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Hostages Armenia

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NEWS
March 11, 1992 | From Times Staff and Wire Reports
Troops of the former Soviet army became further embroiled in the bitter territorial conflict between Armenia and Azerbaijan when Armenian militants threatened to kill 10 captured officers unless the army turns over a huge quantity of arms and ammunition. Maj. Gen. Nikolai Stolyarov warned in Moscow that the military, now the unified armed forces of the Commonwealth of Independent States, will attack the Armenian town of Artik unless the officers are released unharmed.
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NEWS
October 29, 1999 | CAROL J. WILLIAMS, TIMES STAFF WRITER
Vowing retribution for the slaying of eight top political leaders, Armenian officials Thursday announced that they were seeking terrorism charges that could carry the death penalty against five gunmen who surrendered after attacking the parliament and holding hostages overnight. Armenian President Robert Kocharyan proclaimed three days of national mourning that will begin today and end with the burial of victims from Wednesday's slaughter in the capital, Yerevan.
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NEWS
October 29, 1999 | CAROL J. WILLIAMS, TIMES STAFF WRITER
Vowing retribution for the slaying of eight top political leaders, Armenian officials Thursday announced that they were seeking terrorism charges that could carry the death penalty against five gunmen who surrendered after attacking the parliament and holding hostages overnight. Armenian President Robert Kocharyan proclaimed three days of national mourning that will begin today and end with the burial of victims from Wednesday's slaughter in the capital, Yerevan.
NEWS
October 28, 1999 | ROBYN DIXON, TIMES STAFF WRITER
Gunmen invaded the Armenian parliament Wednesday and shot to death the prime minister and at least three other officials, plunging the small landlocked former Soviet republic into a political crisis. The gunmen were still holding more than 50 hostages in the parliament early today. The assailants initially demanded to make a statement on television or radio; later reports said they were seeking a helicopter. The takeover began about 5:15 p.m.
NEWS
October 28, 1999 | ROBYN DIXON, TIMES STAFF WRITER
Gunmen invaded the Armenian parliament Wednesday and shot to death the prime minister and at least three other officials, plunging the small landlocked former Soviet republic into a political crisis. The gunmen were still holding more than 50 hostages in the parliament early today. The assailants initially demanded to make a statement on television or radio; later reports said they were seeking a helicopter. The takeover began about 5:15 p.m.
NEWS
March 12, 1992 | ELIZABETH SHOGREN, TIMES STAFF WRITER
Ten officers of the former Soviet Army were released by their Armenian captors early this morning, a spokesman for the Armed Forces of the Commonwealth of Independent States said. The Armenian militants had held them hostage for four days, demanding ammunition for their battle against Azerbaijanis in the disputed Nagorno-Karabakh region. "According to our information, no arms or ammunition have been given to the captors in exchange for the hostages," Vladimir S.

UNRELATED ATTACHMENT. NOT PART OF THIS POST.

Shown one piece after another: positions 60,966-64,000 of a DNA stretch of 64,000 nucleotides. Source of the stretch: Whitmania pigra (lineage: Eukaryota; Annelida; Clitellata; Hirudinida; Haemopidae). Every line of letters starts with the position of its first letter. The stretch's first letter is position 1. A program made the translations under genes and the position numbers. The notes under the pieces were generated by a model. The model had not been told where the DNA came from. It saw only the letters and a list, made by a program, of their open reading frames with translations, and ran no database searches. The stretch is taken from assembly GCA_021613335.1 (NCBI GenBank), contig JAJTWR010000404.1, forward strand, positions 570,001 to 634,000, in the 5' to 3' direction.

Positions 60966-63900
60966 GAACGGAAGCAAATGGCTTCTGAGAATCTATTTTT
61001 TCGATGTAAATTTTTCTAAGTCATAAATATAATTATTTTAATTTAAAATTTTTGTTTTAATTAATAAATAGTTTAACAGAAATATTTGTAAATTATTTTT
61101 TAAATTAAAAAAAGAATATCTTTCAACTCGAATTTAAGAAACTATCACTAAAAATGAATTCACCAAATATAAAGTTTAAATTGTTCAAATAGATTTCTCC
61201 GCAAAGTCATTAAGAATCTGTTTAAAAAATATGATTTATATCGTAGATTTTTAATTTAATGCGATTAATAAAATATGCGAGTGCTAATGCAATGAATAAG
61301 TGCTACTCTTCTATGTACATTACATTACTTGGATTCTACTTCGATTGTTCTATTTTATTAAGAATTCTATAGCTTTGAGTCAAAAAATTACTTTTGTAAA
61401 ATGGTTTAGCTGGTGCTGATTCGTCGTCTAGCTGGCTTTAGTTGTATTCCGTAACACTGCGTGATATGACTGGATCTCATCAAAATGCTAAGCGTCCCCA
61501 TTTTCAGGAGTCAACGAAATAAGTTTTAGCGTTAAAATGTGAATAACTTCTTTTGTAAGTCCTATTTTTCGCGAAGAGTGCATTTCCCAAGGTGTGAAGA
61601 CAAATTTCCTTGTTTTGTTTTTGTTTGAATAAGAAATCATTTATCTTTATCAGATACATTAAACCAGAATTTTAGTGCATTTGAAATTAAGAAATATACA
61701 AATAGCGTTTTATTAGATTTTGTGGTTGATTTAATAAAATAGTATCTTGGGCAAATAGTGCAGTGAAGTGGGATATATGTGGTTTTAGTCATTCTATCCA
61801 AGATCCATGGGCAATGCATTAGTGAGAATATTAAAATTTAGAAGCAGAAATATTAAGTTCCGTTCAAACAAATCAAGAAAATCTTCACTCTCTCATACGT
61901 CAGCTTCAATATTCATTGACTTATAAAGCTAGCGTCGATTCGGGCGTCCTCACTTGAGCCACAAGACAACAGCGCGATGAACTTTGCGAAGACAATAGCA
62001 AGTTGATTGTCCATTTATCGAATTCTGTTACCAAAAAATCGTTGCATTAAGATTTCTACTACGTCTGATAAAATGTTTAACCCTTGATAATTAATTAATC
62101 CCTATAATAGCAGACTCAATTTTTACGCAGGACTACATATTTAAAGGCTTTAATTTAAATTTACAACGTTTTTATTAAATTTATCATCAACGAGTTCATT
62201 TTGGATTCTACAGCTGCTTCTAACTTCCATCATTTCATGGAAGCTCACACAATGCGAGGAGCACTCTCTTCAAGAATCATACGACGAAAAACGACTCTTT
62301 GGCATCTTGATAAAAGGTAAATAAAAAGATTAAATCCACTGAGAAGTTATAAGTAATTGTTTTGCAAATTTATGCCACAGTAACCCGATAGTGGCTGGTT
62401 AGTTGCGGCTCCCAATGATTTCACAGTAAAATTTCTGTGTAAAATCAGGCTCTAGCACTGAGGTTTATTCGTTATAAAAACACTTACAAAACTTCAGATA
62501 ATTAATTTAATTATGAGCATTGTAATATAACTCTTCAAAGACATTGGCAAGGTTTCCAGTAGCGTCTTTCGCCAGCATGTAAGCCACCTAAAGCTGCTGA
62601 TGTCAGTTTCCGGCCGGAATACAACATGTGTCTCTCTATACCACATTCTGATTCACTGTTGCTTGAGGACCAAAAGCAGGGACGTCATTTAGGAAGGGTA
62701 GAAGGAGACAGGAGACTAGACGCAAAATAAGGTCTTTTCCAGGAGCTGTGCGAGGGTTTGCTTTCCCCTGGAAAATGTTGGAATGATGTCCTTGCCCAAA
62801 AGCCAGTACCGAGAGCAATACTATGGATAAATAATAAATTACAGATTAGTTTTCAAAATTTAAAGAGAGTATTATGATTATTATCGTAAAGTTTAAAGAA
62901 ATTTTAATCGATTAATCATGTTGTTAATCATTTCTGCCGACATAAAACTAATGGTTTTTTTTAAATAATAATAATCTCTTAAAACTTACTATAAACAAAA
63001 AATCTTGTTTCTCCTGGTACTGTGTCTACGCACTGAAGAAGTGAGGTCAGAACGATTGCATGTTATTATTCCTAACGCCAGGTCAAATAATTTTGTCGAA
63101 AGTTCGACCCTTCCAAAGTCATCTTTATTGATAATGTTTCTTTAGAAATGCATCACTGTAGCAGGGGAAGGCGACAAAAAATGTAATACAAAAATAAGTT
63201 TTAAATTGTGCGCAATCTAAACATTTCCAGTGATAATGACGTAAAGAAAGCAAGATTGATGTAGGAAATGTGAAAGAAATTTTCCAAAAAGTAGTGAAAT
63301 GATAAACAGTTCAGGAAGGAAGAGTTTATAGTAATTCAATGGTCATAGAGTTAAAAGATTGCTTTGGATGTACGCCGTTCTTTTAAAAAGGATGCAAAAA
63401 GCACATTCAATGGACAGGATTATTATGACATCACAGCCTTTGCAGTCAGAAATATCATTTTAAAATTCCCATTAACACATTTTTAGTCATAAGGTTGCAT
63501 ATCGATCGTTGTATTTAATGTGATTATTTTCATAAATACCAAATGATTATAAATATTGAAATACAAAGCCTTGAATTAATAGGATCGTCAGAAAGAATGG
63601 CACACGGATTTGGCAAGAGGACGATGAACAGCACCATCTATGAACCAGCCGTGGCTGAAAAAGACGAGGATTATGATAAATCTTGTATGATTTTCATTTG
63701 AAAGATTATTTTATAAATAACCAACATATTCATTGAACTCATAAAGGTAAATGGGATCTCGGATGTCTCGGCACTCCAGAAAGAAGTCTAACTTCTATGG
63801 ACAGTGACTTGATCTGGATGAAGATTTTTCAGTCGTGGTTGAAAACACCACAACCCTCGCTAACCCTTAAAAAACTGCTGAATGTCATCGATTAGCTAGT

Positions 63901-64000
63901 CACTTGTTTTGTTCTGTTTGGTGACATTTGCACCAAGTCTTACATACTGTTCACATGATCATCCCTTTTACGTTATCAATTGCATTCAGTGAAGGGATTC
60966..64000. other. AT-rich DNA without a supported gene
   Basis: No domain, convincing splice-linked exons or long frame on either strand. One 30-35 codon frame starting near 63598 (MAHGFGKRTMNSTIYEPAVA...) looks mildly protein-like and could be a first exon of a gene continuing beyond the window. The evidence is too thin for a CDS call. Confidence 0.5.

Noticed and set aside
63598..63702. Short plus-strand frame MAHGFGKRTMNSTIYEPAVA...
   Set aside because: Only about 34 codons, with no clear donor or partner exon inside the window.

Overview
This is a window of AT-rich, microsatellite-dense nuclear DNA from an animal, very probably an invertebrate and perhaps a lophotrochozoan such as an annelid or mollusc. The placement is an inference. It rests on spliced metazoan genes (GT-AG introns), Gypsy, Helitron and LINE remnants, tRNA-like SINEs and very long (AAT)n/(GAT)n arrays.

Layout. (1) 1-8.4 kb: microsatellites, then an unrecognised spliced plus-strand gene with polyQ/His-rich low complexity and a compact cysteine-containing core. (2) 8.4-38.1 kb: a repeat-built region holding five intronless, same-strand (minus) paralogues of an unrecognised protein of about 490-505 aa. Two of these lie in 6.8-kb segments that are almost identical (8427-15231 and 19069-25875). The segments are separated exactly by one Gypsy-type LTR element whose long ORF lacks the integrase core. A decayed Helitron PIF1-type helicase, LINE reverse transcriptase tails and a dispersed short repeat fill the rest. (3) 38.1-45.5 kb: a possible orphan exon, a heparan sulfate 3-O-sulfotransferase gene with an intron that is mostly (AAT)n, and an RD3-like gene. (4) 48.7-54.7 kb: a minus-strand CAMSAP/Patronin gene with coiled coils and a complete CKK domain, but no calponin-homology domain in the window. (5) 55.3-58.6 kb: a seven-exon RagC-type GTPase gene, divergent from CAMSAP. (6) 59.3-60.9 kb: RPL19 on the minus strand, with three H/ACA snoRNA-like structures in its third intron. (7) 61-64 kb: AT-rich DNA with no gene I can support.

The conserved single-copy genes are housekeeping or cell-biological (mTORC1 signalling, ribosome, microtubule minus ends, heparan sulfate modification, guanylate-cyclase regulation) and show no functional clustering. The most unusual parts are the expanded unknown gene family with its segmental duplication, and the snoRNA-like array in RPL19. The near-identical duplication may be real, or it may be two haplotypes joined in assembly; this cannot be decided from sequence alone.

NEWS
October 28, 1999 | HUDSON SANGREE and ROBERT J. LOPEZ, TIMES STAFF WRITERS
As political turmoil exploded in Armenia on Wednesday, members of Southern California's large Armenian community were saddened and stunned by events threatening the small nation. From parks in Glendale to the Armenian Consulate on the Westside, at businesses in Norwalk and Newport Beach, people were taken aback by the news that gunmen had opened fire in the parliament building in Armenia's capital, Yerevan, killing Prime Minister Vazgen Sarkisyan and other officials.
NEWS
October 28, 1999 | HUDSON SANGREE and ROBERT J. LOPEZ, TIMES STAFF WRITERS
As political turmoil exploded in Armenia on Wednesday, members of Southern California's large Armenian community were saddened and stunned by events threatening the small nation. From parks in Glendale to the Armenian Consulate on the Westside, at businesses in Norwalk and Newport Beach, people were taken aback by the news that gunmen had opened fire in the parliament building in Armenia's capital, Yerevan, killing Prime Minister Vazgen Sarkisyan and other officials.
NEWS
March 12, 1992 | ELIZABETH SHOGREN, TIMES STAFF WRITER
Ten officers of the former Soviet Army were released by their Armenian captors early this morning, a spokesman for the Armed Forces of the Commonwealth of Independent States said. The Armenian militants had held them hostage for four days, demanding ammunition for their battle against Azerbaijanis in the disputed Nagorno-Karabakh region. "According to our information, no arms or ammunition have been given to the captors in exchange for the hostages," Vladimir S.
NEWS
March 11, 1992 | From Times Staff and Wire Reports
Troops of the former Soviet army became further embroiled in the bitter territorial conflict between Armenia and Azerbaijan when Armenian militants threatened to kill 10 captured officers unless the army turns over a huge quantity of arms and ammunition. Maj. Gen. Nikolai Stolyarov warned in Moscow that the military, now the unified armed forces of the Commonwealth of Independent States, will attack the Armenian town of Artik unless the officers are released unharmed.
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